Hancock Co. leaders discuss two mile oil containment barrier - WLOX.com - The News for South Mississippi

Hancock Co. leaders discuss two mile oil containment barrier


By Al Showers – bio | email

BAY ST. LOUIS, MS (WLOX) - A controversial plan to contain oil offshore is sparking debate among leaders in Hancock County. The Coventry plan calls for 40-foot tall pilings to run across the Bay of St. Louis, just south of the Railroad Bridge, with a canvas type of material on both sides of the pilings.

"That will be rolled up, and when the oil's a threat to the Bay of St. Louis, we're going to let the curtains down and it will hold the oil until we can do the skimming and the collection of the oil," Hancock County Supervisor Steve Seymour said.

"It will give us some more permanent placed protection, more fortified protection," Bay St. Louis Mayor Les Fillingame.

There will be a 200-foot opening in the barrier that would allow boat traffic to maneuver in and out. Construction crews are scheduled to start putting up 200 feet of the 15,000 foot long barrier Tuesday to test the plan.

"I don't understand why we have to have a test," Harrison County Supervisor Marlin Ladner said. "My position is if it might work we need to deploy it. This whole thing has been dragging and dragging and dragging."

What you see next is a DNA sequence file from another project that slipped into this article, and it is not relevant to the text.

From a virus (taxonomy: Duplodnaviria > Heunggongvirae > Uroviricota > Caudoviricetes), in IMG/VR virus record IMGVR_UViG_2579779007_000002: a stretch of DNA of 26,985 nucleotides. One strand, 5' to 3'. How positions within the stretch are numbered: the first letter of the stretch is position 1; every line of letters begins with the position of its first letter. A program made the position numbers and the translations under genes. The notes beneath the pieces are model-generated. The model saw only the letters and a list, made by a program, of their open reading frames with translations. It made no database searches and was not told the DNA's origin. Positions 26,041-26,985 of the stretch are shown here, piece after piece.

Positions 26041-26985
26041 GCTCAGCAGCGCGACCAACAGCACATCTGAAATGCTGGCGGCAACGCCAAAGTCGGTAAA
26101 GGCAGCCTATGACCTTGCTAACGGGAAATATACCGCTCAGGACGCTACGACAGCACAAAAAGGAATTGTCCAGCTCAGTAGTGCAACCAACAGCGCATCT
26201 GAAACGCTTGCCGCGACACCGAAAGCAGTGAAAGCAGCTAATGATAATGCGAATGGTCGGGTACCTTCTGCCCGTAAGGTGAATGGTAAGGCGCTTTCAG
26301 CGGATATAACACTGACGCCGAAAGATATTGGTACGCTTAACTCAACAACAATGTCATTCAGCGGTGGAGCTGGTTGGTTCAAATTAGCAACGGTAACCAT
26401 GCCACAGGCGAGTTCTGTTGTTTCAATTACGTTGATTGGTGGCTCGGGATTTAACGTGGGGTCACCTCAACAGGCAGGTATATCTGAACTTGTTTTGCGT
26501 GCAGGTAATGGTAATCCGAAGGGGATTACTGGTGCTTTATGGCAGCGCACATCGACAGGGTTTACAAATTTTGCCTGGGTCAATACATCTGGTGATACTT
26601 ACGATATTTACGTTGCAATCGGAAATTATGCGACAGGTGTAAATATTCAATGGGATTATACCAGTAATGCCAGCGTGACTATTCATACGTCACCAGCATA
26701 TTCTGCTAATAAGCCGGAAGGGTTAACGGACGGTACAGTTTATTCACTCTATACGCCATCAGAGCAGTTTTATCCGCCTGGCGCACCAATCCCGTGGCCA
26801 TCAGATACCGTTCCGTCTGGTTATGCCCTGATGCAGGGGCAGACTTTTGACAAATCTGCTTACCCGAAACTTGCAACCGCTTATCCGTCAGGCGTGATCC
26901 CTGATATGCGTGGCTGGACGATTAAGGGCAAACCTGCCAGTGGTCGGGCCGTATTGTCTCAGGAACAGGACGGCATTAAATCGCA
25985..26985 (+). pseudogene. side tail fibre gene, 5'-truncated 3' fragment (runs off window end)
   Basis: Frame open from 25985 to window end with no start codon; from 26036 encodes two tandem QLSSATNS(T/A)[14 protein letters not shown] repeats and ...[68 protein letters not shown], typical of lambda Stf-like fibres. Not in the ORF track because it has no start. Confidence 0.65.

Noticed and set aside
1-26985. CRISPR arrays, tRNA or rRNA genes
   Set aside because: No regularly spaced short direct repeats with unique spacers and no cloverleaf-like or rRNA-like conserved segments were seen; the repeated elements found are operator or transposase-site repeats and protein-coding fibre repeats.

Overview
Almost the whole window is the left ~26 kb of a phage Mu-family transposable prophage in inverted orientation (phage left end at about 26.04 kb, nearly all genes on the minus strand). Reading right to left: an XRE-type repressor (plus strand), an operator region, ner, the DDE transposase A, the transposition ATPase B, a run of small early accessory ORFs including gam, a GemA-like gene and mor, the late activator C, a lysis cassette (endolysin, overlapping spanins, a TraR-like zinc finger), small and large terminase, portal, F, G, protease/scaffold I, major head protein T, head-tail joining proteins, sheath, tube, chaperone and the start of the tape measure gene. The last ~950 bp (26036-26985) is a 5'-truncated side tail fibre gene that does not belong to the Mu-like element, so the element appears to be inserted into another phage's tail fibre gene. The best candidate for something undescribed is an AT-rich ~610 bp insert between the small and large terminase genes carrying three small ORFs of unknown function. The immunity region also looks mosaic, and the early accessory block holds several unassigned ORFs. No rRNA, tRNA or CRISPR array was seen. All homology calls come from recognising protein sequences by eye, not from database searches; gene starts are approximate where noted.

But not all leaders want to see the barrier go up in the Bay. In fact, the Hancock County Board of Supervisors voted four to one against the plan.

"If I'm not mistaken, I think some people has already run into the Bay St. Louis Bridge and how do you miss that," said Pullman.

Pullman and other supervisors fear a barrier put up in navigable waters could pose a safety liability to the taxpayers of the county.

"I don't want to wake up next week and some kid dead riding a jet-ski or better yet a whole family whipped out."

But engineers say there will be safety mechanism put in place to prevent boaters from running into it.

"There will be a light bank on every piling," Compton Engineer Mickey LaGasse said. "The Coast Guard is also requiring that each piling be wrapped in the yellow and white reflective tape."

The controversy could delay the entire project. With Hancock County Supervisors opposed to the plan, the permits which were issued in their name will have to be converted to the city.

If the barrier project goes forward, it will cost about $3 million. City leaders hope to use a portion of a $25 million grant given to the state from BP for protection measures.

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